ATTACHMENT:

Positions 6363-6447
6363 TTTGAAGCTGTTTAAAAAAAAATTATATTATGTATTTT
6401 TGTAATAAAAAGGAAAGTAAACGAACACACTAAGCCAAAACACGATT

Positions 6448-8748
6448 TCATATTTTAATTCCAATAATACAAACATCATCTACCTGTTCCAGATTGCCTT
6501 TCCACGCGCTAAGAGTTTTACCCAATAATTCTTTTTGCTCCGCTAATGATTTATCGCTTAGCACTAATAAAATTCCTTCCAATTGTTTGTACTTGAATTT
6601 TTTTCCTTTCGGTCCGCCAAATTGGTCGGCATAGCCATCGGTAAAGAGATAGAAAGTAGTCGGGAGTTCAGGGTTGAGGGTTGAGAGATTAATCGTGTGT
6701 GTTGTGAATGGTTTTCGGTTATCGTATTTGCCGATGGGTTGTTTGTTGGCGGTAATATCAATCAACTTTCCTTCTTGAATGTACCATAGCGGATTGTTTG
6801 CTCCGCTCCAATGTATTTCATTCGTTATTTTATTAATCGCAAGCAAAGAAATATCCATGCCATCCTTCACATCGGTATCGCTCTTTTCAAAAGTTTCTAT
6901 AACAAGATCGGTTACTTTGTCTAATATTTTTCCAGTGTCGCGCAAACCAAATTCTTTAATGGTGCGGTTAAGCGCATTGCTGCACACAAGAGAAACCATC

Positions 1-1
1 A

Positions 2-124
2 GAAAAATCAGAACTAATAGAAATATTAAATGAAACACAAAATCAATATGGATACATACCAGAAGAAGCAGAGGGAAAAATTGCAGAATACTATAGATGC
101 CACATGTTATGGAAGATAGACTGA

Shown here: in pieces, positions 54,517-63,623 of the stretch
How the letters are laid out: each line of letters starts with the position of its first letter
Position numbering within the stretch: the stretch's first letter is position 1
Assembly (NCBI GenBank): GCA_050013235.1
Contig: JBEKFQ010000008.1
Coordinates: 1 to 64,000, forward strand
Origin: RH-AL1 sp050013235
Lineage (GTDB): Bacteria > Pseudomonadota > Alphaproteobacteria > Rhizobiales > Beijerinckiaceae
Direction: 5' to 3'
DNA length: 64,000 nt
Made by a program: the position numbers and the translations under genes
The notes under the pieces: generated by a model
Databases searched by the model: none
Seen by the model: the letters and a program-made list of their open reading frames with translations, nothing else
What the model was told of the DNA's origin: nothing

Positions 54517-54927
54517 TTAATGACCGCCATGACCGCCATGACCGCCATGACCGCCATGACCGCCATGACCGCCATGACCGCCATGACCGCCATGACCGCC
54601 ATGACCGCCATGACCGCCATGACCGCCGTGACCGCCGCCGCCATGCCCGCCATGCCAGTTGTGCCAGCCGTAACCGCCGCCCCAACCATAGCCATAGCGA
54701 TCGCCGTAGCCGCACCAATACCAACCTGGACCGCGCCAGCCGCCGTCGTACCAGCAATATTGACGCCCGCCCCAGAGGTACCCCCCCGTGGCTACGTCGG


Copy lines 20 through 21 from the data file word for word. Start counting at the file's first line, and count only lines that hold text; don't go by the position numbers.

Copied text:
Contig: JBEKFQ010000008.1
Coordinates: 1 to 64,000, forward strand